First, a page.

Among the leaders of the European Union, Orban has been one of the strongest opponents of immigration. He ordered the construction of a fence on the country’s southern border during the 2015 migration crisis, when hundreds of thousands of people poured into Europe.
Orban was one of the few major European politicians who endorsed Trump during the 2016 presidential campaign. He welcomed Trump’s election as a “historic event, in which Western civilization appears to successfully break free from the confines of an ideology.”
Orban’s brand of outspoken nationalism also won favor in Trump’s circle of advisers. Stephen K. Bannon, Trump’s former chief strategist, in March called Orban a “hero” and “the most significant guy on the scene right now.”
But the passport scheme dispute — alongside lingering concerns about democratic backsliding in Hungary — have continued to sour relations between the two governments.
In October, the United States sent a warning to Hungary by downgrading its status on the visa waiver program to “provisional.” The highly prized program allows the citizens of 38 countries to travel to the United States for tourism or business for 90 days without having to get a visa. The warning called for the implementation of a “cooperative action plan” to be drafted within 45 days.
“DHS is prepared to take further enforcement action if Hungary fails to fulfill its VWP responsibilities,” the department’s then-assistant secretary for international affairs, James Nealon, said in the document obtained by The Post.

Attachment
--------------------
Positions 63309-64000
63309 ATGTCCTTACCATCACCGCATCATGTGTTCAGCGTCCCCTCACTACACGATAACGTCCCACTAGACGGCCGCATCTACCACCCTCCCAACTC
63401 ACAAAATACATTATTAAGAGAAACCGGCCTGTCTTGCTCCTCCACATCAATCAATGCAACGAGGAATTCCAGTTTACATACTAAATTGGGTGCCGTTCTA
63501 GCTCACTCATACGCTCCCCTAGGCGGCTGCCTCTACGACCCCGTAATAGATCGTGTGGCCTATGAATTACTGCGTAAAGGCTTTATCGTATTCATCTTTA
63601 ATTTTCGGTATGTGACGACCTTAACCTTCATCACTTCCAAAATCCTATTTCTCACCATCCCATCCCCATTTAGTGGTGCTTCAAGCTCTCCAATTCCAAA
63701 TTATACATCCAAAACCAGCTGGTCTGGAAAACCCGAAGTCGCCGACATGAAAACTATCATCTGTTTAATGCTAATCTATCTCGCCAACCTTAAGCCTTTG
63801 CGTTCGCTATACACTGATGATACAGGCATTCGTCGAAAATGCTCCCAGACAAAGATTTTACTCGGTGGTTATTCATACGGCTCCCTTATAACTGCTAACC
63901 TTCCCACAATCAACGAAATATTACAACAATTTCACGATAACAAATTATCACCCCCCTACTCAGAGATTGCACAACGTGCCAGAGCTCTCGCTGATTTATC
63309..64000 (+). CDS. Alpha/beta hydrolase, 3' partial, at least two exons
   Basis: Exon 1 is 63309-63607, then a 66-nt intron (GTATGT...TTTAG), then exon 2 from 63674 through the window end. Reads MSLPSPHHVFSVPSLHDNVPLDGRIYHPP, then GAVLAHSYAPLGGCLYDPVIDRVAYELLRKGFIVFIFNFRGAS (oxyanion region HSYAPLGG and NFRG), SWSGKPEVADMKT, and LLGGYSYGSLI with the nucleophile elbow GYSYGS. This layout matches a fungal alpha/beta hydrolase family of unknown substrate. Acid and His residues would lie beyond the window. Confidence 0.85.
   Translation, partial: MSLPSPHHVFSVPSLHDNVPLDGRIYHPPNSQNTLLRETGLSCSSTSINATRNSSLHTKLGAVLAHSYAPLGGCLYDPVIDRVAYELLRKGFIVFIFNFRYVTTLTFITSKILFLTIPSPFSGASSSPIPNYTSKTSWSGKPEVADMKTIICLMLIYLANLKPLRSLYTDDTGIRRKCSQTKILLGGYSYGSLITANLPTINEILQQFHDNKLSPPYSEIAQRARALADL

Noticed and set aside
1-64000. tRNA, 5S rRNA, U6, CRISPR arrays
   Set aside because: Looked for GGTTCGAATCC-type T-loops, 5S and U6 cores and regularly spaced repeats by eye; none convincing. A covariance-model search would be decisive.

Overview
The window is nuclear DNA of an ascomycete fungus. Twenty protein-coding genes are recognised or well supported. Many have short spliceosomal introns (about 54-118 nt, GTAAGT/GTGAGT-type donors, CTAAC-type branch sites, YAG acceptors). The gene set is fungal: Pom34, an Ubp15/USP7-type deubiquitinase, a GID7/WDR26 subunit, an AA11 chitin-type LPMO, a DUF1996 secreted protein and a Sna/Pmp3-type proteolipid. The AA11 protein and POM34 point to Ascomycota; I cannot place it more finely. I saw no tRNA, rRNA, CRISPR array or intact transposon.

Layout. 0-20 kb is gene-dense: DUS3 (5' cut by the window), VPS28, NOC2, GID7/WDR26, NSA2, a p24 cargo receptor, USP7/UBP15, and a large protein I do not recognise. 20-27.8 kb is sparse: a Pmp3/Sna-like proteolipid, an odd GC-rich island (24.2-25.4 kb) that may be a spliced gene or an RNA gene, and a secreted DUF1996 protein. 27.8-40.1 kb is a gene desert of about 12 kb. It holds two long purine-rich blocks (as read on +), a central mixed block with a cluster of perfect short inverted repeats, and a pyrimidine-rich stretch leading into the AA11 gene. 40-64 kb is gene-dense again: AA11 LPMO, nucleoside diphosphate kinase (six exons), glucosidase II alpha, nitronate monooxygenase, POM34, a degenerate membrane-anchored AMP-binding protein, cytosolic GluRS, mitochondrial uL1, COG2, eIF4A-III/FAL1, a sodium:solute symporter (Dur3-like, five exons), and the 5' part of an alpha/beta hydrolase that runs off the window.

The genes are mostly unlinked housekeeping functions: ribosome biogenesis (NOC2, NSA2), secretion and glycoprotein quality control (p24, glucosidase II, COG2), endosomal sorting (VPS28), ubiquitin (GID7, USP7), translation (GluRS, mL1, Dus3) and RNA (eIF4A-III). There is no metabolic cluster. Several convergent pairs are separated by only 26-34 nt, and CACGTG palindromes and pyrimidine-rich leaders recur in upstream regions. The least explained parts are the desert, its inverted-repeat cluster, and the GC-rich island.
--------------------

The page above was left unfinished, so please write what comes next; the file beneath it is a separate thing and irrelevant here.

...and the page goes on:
Despite the warning, serious flaws in Hungary’s passport system persist. Last month, senior DHS officials traveling to Budapest warned that the country could be suspended or kicked off the waiver program if the vulnerabilities weren’t addressed.
“It’s a macro concern anytime someone travels and isn’t who they say they are,” said a senior DHS official, who spoke on the condition of anonymity to discuss a classified issue. “I can’t go into the specifics of what we see as the vulnerabilities.”
The official said Hungary has identified the appropriate “corrective action” but that it remains a work in progress.
A DHS spokesman, Tyler Houlton, declined to comment on Hungary’s progress in resolving the security hole, saying the department’s “vulnerability assessments” are classified.
Hungary’s Ministry of Interior issued a brief statement saying that discussions with the Department of Homeland Security are “ongoing” and “specifying data” is part of that.
The source of the tensions between the two governments — the loose citizenship requirements for ethnic Hungarians — is important for Orban both ideologically and politically.
In 2010, Orban’s conservative government said the new system would help strengthen ties with the Hungarian diaspora living in the territories that Hungary lost to the neighboring countries as the result of the peace treaty after World War I. Previously, applicants were required to reside in Hungary, but under the new system, they could simply demonstrate that they spoke Hungarian and plausibly had a Hungarian ancestor.